Some people nag about how the internet has changed us. Well duh… so did the industrial revolution… and the wheel before that… and the discovery of the fire. I honestly, for the heart of me, feel utter and painful annoyance towards these people and their oh so healthy opinions about the human race. Generation after generation doesn’t remain the same. Change will always exist – the Buddhists got that one right. There will always be new discoveries that will alter our lifestyle.

I doubt those people are among the doomsday-awaiting nerds (if they were, they’d never blame the internet for anything) – do they even watch movies? But if they were, and their argument’d be “how will we survive a global blackout?”. Then my answer to them is: “I don’t know, but we will”. I don’t think any animal race is as adaptable as we humans are (cockroaches aside). It will be difficult, but we will not become extinct. Just like we adapted to the wheel, industrialism and now information technology, we can adapt to a life without all of it as well. Chances are we’d try to rebuild the same things again. Because that’s what we’re all about; creating advancement. Note the choice of words.

A friend pissed me off once criticizing children playing video games, and that she was glad her parents never let her and her sister do it. I got pissed because I played video games too, but it didn’t mean I never played outside. I played outside much more than I played video games, but even that couple of hours a week sounded too much to her. Anyway the point is, that friend does not use Facebook, and is generally negative to the kind of lifestyle people like I lead. She’s the kind of girl who is extremely proud of the way her parents raised her (traveling a lot, being outdoors a lot, playing sports). Why can I never manage to market my life or my childhood as much as these people can? Sure I didn’t have many friends, but I had my books. I learned to speak and write and understand people all through the words of successful people… writers. I read, I played outside, I played inside, I chatted online. I was versatile. I got a taste of different things and chose that which I liked the best. I’ve never been good at sports or physical exercise and that’s nothing I’m embarrassed about. I understand the importance of it, and that’s enough if you’re my age and get to take your own decisions.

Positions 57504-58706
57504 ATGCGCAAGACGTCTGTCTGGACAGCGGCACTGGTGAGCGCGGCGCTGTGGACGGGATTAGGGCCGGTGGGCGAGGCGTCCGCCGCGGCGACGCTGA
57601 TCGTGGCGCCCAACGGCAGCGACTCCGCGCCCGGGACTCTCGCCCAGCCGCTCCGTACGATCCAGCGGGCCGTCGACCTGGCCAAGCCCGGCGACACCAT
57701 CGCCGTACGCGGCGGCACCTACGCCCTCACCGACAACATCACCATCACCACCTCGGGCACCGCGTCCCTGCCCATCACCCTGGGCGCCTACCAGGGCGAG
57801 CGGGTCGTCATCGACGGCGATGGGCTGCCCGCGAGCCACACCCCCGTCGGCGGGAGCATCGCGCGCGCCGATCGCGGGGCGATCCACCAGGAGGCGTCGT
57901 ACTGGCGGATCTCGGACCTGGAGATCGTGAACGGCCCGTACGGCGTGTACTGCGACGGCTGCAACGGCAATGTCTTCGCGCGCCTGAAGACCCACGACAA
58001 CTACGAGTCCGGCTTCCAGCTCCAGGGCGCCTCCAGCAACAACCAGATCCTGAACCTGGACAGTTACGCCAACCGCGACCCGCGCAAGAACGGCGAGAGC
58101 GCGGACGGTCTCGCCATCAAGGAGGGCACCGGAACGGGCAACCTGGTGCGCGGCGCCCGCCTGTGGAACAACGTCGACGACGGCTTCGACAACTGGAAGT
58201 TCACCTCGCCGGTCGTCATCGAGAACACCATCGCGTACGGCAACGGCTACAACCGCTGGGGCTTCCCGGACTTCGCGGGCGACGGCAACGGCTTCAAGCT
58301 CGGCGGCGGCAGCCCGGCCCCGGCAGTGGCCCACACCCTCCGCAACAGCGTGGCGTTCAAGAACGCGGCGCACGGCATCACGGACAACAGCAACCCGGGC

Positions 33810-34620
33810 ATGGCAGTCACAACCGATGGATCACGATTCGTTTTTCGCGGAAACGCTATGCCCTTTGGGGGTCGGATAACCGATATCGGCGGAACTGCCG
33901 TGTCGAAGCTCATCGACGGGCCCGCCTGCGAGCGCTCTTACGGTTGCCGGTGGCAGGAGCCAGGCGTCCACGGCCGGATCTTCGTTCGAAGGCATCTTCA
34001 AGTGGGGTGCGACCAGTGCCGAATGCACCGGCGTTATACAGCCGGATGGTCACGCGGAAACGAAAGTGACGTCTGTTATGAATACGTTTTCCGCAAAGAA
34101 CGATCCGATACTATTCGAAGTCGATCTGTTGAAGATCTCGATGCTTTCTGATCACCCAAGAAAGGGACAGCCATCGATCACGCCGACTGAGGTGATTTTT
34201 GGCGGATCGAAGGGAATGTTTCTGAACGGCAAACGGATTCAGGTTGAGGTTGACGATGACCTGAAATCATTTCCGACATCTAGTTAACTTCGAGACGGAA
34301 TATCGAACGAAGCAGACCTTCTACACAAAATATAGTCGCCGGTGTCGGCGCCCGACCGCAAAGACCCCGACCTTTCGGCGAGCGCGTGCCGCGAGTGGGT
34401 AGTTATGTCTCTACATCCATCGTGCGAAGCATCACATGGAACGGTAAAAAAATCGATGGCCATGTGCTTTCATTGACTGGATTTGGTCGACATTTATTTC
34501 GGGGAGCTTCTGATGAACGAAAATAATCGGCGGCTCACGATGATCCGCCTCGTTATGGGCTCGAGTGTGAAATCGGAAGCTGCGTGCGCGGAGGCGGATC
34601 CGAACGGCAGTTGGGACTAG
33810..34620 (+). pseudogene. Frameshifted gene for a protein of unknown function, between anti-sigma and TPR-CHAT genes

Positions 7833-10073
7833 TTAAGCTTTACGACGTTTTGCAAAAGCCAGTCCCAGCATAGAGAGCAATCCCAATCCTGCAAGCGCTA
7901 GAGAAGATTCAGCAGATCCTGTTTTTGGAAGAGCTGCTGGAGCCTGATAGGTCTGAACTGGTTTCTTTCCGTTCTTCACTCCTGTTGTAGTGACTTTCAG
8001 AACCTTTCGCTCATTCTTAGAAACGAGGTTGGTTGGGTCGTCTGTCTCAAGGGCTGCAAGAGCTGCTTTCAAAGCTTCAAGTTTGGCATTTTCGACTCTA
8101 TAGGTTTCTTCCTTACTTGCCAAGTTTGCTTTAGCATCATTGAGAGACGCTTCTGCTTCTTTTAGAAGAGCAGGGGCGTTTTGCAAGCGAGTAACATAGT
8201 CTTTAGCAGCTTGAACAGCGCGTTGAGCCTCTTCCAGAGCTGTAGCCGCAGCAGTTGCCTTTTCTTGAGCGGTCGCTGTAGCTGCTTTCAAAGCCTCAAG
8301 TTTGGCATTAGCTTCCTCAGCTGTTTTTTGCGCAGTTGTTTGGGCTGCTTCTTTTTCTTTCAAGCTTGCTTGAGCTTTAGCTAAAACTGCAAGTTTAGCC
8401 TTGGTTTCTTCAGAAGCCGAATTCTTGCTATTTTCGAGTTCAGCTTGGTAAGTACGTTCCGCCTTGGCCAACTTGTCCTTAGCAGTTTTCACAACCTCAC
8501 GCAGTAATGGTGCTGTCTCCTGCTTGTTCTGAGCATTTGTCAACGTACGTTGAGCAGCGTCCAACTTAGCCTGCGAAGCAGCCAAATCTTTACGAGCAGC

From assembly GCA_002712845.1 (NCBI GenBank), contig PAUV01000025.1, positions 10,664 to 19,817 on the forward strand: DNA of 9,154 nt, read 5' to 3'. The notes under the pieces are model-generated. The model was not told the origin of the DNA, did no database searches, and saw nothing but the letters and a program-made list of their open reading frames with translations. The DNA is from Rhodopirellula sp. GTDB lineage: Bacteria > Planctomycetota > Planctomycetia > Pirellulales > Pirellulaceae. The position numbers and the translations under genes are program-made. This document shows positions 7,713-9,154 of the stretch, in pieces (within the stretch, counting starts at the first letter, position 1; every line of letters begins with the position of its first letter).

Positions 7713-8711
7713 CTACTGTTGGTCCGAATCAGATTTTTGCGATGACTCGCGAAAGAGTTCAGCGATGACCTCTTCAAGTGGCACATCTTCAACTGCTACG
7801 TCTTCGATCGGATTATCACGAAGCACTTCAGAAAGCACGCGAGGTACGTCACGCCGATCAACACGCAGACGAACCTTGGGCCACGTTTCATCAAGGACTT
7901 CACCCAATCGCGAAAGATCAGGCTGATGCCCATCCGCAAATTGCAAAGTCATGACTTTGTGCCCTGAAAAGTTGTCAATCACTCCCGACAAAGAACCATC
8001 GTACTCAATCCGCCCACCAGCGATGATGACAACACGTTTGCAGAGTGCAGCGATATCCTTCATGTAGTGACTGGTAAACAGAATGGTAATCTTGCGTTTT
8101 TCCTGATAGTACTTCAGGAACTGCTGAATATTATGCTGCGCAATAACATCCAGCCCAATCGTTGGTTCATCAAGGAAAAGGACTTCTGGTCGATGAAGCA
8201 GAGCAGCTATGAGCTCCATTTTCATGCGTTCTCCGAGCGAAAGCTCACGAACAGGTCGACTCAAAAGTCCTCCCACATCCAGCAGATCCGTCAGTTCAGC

Ok hold on before I lose my line of thought completely. This has nothing to do with what kind of childhood you had or how your parents raised you. It’s about the world we live in today and how our lives will look ten, 20 years from now… assuming God has mercy upon us and keeps us alive till then to find out. While we’re advancing, there will always be certain types of people who will preach about the golden days. You know those old… women… squinting at you mentally threatening you with their canes in the park? Yeah… that’s how the future looks for those types of people. They’re the ones who turn into grumpy old men and women who get mad at bankers because the bank doesn’t do cash business anymore. Bottom line… our best bet is to hold on to a really fast train and not let go for as long as our muscles hold. Learn the new stuff, or at least be aware of it and acknowledge it. Understand that the evolution of human lifestyle is going to continue – don’t die before your time.

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Picture source:

Internet didn’t change us – we did. Even if internet decides to quit, we’ll never stop changing – we’ll just invent a different tool to do it.